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School Business Affairs


An issue that continues to raise serious concerns for education leaders surrounds the treatment of students with disabilities who behave unacceptably. In Honig v. Doe (1988), the Supreme Court acknowledged that in such cases, among the procedures available to educators is “the use of study carrels, timeouts, detention, or the restriction of privileges” (p. 325). Time-out rooms—typically small rooms where students who misbehave are sent until they can safely regain their composure—continue to be used in most jurisdictions, subject to state oversight via statutes and regulations (U.S. Department of Education 2010).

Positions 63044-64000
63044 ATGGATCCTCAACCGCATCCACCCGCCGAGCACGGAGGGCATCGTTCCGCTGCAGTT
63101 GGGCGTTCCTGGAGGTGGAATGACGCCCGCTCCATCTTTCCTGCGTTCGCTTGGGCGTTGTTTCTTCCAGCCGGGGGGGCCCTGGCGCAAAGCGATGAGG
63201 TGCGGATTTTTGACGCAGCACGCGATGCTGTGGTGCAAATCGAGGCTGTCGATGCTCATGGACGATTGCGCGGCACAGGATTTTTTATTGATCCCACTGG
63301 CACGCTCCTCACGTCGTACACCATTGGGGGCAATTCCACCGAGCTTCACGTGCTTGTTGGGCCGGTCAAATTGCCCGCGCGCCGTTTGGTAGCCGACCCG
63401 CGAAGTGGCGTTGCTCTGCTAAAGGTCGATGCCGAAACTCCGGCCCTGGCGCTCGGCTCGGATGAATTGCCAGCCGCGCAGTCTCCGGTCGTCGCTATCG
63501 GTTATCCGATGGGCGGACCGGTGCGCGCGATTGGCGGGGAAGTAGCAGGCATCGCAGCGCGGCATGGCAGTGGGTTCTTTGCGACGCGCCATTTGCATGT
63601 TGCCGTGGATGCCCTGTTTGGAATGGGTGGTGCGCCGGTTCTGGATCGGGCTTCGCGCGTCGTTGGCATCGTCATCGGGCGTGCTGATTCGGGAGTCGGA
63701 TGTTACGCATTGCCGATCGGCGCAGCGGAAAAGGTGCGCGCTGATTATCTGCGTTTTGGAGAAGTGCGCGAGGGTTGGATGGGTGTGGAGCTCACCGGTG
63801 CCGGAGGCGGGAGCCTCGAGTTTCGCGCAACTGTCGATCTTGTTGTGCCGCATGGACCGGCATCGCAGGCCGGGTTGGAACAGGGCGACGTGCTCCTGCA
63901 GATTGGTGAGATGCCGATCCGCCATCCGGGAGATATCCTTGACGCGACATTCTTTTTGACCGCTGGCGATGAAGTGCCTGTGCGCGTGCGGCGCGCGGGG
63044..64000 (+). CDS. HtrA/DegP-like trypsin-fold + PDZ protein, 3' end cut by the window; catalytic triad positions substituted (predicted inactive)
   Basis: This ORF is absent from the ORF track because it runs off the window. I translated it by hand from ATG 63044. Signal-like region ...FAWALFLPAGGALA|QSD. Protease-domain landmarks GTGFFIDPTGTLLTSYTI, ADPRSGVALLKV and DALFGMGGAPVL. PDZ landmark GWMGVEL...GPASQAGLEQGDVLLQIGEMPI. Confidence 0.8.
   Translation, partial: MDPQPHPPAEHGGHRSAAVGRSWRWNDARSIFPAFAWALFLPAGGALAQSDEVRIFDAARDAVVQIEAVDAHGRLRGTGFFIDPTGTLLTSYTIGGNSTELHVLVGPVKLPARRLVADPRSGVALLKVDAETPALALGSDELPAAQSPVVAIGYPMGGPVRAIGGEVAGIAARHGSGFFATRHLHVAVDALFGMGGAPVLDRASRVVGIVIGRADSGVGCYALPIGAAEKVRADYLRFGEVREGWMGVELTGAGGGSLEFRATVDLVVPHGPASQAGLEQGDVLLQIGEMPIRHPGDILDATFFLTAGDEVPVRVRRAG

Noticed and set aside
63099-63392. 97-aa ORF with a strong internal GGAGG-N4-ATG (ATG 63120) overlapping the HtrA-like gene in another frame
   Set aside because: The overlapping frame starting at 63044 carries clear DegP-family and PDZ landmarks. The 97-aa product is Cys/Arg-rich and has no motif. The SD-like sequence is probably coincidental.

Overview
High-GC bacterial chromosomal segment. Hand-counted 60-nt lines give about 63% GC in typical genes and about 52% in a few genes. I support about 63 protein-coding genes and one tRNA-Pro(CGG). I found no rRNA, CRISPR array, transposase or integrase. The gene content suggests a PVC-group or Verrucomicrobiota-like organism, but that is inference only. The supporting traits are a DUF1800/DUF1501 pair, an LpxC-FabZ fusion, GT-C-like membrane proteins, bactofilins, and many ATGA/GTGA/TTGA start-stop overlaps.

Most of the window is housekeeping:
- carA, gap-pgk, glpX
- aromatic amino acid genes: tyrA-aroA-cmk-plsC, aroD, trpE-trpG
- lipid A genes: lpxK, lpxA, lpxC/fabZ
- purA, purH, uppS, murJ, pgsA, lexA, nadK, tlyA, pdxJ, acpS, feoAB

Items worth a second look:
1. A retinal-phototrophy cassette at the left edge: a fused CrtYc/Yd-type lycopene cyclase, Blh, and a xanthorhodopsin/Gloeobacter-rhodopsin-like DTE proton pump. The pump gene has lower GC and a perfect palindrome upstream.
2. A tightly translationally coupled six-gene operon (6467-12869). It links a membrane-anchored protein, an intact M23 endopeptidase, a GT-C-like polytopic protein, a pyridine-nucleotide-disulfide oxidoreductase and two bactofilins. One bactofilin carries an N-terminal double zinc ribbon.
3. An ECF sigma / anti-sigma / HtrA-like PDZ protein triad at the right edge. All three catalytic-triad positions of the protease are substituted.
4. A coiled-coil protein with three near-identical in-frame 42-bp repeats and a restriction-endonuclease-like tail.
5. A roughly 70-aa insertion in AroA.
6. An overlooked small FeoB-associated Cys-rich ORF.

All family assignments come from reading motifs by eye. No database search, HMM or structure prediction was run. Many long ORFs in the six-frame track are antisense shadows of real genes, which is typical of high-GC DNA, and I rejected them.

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This article originally appeared in the January 2014 School Business Affairs magazine and is reprinted with permission of the Association of School Business Officials International (ASBO). The text herein does not necessarily represent the views or policies of ASBO International, and use of this imprint does not imply any endorsement or recognition by ASBO International and its officers or affiliates. Any additional re-purposing or reprint of this article in this or any other medium is restricted without prior written consent.

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Association of School Business Officials





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Reston, VA



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